Excerpt: In the world of legal ethics, 2015 was a big year, with 20 states adopting the ABA’s revised rules (Model Rule 1.1 and 1.6) regarding the need to be familiar with the risks and benefits of technology, including how to use technology to secure confidential data. CLEs about competence and technology began to multiply faster than rabbits as lawyers scrambled to see what their new ethical duties were.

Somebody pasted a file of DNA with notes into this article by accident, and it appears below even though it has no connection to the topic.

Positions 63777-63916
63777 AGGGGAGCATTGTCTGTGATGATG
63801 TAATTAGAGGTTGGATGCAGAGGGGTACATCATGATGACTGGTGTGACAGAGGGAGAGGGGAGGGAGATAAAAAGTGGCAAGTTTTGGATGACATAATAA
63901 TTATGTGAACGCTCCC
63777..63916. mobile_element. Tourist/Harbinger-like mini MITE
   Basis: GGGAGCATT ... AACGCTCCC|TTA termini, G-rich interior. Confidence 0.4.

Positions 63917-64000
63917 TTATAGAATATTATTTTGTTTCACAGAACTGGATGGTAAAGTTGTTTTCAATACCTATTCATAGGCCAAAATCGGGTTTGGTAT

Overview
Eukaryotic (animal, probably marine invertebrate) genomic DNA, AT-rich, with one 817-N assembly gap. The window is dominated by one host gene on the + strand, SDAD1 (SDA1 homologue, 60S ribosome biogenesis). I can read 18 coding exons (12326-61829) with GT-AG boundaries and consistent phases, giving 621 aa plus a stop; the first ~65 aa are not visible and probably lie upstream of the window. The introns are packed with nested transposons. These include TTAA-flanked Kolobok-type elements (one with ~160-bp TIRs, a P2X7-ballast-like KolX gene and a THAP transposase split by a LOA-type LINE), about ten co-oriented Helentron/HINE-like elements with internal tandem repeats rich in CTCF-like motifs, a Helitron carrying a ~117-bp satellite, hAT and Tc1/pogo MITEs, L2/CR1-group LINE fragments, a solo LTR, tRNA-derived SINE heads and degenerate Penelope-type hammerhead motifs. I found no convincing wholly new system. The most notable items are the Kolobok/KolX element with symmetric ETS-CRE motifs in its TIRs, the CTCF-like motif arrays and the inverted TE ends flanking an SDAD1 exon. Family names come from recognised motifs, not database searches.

Lost in that shuffle, for the most part, were discussions of an ethical requirement to be competent in e-discovery. News channels flared briefly when the California Bar released an ethics opinion (Formal Opinion 2015 – 193, published on June 30, 2015) which detailed the skills that attorneys must have when dealing with electronically stored information (ESI) and e-discovery. But the publicity died down and we saw only a handful of CLEs which touched on this issue even slightly, so the topic seemed ripe for an article.